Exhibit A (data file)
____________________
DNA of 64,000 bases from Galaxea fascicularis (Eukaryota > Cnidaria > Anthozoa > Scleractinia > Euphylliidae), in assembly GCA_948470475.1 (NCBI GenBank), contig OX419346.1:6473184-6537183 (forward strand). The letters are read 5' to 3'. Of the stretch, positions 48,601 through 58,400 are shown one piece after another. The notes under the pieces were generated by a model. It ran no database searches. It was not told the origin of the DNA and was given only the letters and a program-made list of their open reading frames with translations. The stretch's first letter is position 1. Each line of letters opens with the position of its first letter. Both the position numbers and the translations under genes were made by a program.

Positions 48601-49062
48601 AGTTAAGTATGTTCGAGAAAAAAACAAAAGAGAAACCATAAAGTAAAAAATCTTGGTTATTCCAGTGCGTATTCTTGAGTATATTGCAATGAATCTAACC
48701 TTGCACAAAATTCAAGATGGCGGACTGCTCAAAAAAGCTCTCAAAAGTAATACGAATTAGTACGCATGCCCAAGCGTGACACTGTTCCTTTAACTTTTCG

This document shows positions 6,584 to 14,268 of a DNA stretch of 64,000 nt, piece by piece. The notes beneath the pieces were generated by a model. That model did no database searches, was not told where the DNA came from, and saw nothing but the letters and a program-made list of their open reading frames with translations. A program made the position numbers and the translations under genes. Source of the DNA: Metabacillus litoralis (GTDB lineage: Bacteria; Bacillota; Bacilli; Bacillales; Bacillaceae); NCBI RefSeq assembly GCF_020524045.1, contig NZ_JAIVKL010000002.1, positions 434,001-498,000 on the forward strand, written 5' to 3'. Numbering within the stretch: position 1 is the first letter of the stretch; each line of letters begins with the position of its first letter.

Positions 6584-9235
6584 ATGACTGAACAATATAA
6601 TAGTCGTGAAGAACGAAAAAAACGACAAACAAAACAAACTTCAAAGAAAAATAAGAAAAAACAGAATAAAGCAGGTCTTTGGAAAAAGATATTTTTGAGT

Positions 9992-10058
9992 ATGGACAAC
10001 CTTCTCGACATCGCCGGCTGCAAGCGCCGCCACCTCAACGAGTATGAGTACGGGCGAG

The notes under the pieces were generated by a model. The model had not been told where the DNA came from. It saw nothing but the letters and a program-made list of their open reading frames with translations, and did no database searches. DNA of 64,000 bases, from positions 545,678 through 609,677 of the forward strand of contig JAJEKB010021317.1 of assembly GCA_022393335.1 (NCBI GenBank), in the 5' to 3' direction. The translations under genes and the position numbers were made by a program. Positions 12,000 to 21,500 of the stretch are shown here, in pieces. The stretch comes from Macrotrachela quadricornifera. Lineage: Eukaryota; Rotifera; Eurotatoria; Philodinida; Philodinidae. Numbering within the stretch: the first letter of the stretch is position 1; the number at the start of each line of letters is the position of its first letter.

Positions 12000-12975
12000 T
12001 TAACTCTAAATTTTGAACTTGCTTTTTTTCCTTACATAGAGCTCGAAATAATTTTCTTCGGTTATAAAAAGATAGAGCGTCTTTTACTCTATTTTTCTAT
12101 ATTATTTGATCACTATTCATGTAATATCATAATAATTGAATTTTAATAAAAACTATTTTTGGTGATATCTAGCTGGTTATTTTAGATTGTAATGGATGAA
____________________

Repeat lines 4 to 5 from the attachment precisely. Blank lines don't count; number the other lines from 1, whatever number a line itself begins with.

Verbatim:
48701 TTGCACAAAATTCAAGATGGCGGACTGCTCAAAAAAGCTCTCAAAAGTAATACGAATTAGTACGCATGCCCAAGCGTGACACTGTTCCTTTAACTTTTCG

This document shows positions 6,584 to 14,268 of a DNA stretch of 64,000 nt, piece by piece. The notes beneath the pieces were generated by a model. That model did no database searches, was not told where the DNA came from, and saw nothing but the letters and a program-made list of their open reading frames with translations. A program made the position numbers and the translations under genes. Source of the DNA: Metabacillus litoralis (GTDB lineage: Bacteria; Bacillota; Bacilli; Bacillales; Bacillaceae); NCBI RefSeq assembly GCF_020524045.1, contig NZ_JAIVKL010000002.1, positions 434,001-498,000 on the forward strand, written 5' to 3'. Numbering within the stretch: position 1 is the first letter of the stretch; each line of letters begins with the position of its first letter.